Social acceptance has made coming out more possible, but for many the age of coming out now frequently coincides with periods of intense interpersonal stress and anxiety.
* * *
I would like to give some facts and figures to explain why I believe supports and services like LGBT Helpline are so important. Much of them come from research conducted by psychologists. But before I do I want to acknowledge that, believe it or not, psychologists do not know everything.
In fact, psychology has not always been sensitive or rational about LGBT issues. Up until the 1980s, psychology listed ‘homosexuality’ as a mental pathology in its lists of clinical disorders. In my own undergraduate education, ‘homosexuality’ was covered in a textbook on human abnormality, and in a section of that textbook placed just after the topic of rape.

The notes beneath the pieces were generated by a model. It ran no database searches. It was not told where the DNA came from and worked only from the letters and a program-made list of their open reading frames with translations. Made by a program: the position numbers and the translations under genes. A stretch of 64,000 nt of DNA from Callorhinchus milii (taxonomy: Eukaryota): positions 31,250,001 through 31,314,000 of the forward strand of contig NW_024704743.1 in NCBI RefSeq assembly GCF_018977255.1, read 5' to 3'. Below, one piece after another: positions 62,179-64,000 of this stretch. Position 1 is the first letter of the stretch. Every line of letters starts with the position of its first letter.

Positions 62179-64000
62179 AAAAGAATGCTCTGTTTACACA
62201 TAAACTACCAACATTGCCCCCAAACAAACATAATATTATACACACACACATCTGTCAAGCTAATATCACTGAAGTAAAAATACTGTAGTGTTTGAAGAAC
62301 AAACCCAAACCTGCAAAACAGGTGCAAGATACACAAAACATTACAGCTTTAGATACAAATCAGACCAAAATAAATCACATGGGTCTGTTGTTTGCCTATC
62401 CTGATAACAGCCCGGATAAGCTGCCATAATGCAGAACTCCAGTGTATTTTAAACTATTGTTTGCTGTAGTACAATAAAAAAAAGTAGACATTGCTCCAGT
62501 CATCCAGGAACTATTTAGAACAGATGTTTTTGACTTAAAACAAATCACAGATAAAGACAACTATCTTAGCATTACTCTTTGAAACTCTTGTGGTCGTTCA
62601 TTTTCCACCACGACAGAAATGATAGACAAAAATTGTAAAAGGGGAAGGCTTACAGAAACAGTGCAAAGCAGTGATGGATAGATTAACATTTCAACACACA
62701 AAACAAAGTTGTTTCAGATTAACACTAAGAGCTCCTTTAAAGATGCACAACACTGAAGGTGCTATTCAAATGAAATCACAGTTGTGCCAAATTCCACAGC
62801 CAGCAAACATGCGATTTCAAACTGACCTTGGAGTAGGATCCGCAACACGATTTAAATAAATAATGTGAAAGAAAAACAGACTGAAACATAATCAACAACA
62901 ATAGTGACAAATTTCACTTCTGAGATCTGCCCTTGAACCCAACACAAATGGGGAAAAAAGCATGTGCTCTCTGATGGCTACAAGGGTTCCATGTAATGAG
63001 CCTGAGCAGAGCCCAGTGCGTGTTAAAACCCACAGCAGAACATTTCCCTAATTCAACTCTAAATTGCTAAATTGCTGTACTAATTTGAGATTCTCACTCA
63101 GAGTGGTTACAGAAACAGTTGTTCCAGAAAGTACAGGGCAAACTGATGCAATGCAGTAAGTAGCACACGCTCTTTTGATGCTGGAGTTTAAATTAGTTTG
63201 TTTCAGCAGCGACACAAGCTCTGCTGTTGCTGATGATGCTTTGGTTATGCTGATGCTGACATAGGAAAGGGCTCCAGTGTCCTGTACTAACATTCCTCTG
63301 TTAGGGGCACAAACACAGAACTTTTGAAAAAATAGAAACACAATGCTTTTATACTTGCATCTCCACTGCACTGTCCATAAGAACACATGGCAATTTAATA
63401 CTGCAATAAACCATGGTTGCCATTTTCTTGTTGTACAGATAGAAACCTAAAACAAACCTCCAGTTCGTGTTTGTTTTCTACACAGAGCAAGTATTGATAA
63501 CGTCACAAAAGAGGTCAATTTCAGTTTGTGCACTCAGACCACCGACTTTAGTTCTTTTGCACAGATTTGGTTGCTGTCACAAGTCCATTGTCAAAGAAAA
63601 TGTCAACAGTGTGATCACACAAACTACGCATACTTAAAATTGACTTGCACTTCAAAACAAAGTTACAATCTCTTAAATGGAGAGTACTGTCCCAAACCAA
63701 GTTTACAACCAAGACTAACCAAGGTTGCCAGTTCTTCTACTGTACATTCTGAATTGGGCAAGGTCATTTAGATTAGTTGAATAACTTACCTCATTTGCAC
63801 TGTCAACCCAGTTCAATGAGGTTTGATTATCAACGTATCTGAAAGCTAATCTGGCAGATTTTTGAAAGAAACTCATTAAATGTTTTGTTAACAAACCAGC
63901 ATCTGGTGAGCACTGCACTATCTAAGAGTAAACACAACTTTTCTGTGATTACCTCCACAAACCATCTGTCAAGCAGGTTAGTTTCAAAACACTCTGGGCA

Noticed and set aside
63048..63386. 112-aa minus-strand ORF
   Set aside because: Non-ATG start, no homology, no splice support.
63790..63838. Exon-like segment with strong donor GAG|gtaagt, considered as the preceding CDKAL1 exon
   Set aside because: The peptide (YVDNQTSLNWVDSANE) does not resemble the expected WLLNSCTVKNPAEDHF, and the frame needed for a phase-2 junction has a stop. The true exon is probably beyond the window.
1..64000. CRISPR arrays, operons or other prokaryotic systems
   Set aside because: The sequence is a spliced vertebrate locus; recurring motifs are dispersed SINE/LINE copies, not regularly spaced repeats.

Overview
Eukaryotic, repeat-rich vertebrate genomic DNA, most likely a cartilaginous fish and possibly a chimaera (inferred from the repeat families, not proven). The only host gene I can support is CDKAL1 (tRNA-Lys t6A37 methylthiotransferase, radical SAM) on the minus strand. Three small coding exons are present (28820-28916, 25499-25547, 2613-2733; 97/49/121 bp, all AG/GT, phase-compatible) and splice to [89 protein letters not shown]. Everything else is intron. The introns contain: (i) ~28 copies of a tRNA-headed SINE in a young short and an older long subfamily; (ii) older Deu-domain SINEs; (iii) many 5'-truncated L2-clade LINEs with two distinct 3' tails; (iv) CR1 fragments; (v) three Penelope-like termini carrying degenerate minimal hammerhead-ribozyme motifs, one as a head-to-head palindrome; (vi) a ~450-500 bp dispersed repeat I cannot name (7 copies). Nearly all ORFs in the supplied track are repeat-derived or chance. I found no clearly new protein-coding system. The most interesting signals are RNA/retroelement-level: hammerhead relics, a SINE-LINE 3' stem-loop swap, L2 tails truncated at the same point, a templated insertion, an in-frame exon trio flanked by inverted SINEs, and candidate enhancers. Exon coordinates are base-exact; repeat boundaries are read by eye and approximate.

Psychology likes to congratulate itself on having moved forward on LGBT issues since the 1980s and 1990s. But a legacy remains. Even in the most recent clinical guidelines, controversy surrounds the way psychology depicts transvestic disorder and gender dysphoria. Transvestic disorder is defined in terms of the distress a person feels when harassed by others. But to suggest that a person who is victimized by others has a mental disorder, rather than to challenge and blame those around them who do the victimizing, seems to me very unfortunate indeed. Gender dysphoria is defined as when biological gender as classified (by others) at birth is contrary to one’s own self-identity. But why is this considered a psychiatric problem as opposed to a physical one? To me this reflects a heteronormative legacy bias within the psychological professions.
In short I believe that psychology still has some way to go on these matters.
* * *
Nonetheless, it is worthwhile to consider what the psychological research has revealed about LGBT experiences, both negative and positive.